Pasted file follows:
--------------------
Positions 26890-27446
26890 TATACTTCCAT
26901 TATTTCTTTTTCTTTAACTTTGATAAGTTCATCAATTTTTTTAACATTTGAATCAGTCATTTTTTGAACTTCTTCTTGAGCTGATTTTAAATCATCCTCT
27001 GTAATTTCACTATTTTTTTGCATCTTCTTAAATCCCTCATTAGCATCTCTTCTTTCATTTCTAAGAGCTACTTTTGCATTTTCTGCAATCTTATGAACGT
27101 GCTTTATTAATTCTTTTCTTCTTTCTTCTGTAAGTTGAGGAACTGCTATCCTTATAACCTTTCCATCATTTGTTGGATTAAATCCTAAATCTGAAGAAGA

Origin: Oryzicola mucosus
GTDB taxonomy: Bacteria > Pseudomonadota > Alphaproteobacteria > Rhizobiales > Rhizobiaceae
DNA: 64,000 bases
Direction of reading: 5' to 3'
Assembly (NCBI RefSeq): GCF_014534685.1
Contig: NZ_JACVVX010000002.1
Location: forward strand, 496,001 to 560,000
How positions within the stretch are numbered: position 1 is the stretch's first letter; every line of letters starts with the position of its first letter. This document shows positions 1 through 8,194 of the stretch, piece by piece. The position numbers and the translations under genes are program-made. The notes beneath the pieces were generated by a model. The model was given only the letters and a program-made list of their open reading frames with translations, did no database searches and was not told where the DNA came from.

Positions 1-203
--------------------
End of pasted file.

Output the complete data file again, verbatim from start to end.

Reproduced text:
Positions 26890-27446
26890 TATACTTCCAT
26901 TATTTCTTTTTCTTTAACTTTGATAAGTTCATCAATTTTTTTAACATTTGAATCAGTCATTTTTTGAACTTCTTCTTGAGCTGATTTTAAATCATCCTCT
27001 GTAATTTCACTATTTTTTTGCATCTTCTTAAATCCCTCATTAGCATCTCTTCTTTCATTTCTAAGAGCTACTTTTGCATTTTCTGCAATCTTATGAACGT
27101 GCTTTATTAATTCTTTTCTTCTTTCTTCTGTAAGTTGAGGAACTGCTATCCTTATAACCTTTCCATCATTTGTTGGATTAAATCCTAAATCTGAAGAAGA

Origin: Oryzicola mucosus
GTDB taxonomy: Bacteria > Pseudomonadota > Alphaproteobacteria > Rhizobiales > Rhizobiaceae
DNA: 64,000 bases
Direction of reading: 5' to 3'
Assembly (NCBI RefSeq): GCF_014534685.1
Contig: NZ_JACVVX010000002.1
Location: forward strand, 496,001 to 560,000
How positions within the stretch are numbered: position 1 is the stretch's first letter; every line of letters starts with the position of its first letter. This document shows positions 1 through 8,194 of the stretch, piece by piece. The position numbers and the translations under genes are program-made. The notes beneath the pieces were generated by a model. The model was given only the letters and a program-made list of their open reading frames with translations, did no database searches and was not told where the DNA came from.

Positions 1-203